23. Grant WS, Bowen BW (1998) Shallow population histories in deep evolutionary lineages of marine fish: insights from sardines and anchovies and lessons for conservation. J Heredity 89:415–426CrossRefGoogle Scholar
  24. Hassan M, Lemaire C, Fauvelot C, Bonhomme F (2002) Seventeen new exon-primed intron-crossing polymerase chain reaction amplifiable introns in fish. Mol Ecol Notes 2:334–340CrossRefGoogle Scholar
  25. Jaziri H, Benazzou T (2002) Différenciation allozymique multilocus des populations de moule Mytilus galloprovincialis Lmk des côtes marocaines. CR Biol 325:1–9CrossRefGoogle Scholar
  26. Kifani S (1998) Climate dependant fluctuations of the Moroccan sardine and their impact on fisheries. In global versus local changes in upwelling systems. In: Durand MH, Cury P, Mendelssohn R, Roy C, Bakun A, Pauly D (eds) Editions ORSTOM, Paris, pp 235–248Google Scholar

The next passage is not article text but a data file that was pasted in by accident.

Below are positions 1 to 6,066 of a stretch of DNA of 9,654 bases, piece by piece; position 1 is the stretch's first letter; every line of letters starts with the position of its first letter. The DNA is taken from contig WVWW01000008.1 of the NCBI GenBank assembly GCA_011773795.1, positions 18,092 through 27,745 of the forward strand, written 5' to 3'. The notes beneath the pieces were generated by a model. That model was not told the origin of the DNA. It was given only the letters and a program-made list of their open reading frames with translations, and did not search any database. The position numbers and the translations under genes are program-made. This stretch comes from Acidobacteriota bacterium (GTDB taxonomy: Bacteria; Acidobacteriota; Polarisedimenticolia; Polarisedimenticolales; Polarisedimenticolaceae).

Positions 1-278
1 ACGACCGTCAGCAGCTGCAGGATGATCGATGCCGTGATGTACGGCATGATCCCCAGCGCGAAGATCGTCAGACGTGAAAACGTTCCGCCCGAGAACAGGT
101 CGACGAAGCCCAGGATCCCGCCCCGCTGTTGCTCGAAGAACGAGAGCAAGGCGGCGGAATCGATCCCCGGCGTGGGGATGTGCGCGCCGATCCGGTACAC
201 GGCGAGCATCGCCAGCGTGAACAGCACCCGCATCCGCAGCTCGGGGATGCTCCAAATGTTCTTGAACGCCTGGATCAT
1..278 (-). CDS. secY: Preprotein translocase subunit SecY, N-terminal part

27. Lecomte F, Grant WS, Dodson JJ, Rodriguez-Sanchez R, Bowen BW (2004) Living with uncertainty: genetic imprints of climate shifts in East Pacific anchovy (Engraulis mordax) and sardine (Sardinops sagax). Mol Ecol 13:2169–2182CrossRefGoogle Scholar
  28. Lundy C, Moran P, Rico C, Milner RS, Hewitt GM (1999) Macrogeographical population differentiation in oceanic environments: a case study of European hake (Merluccius merluccius), a commercially important fish. Mol Ecol 8:1889–1898CrossRefGoogle Scholar
  29. Mantel (1967) The detection of disease clustering and generalized regression approach Cancer Res 27:209–220Google Scholar
  30. Ministry of Agriculture, Rural Development and Marine Fisheries of Morocco (2004) La Mer en chiffres, Annual ReportGoogle Scholar
  31. Mittelstaedt E (1987) The surface waters off North-West Africa. Final ISPA ReportGoogle Scholar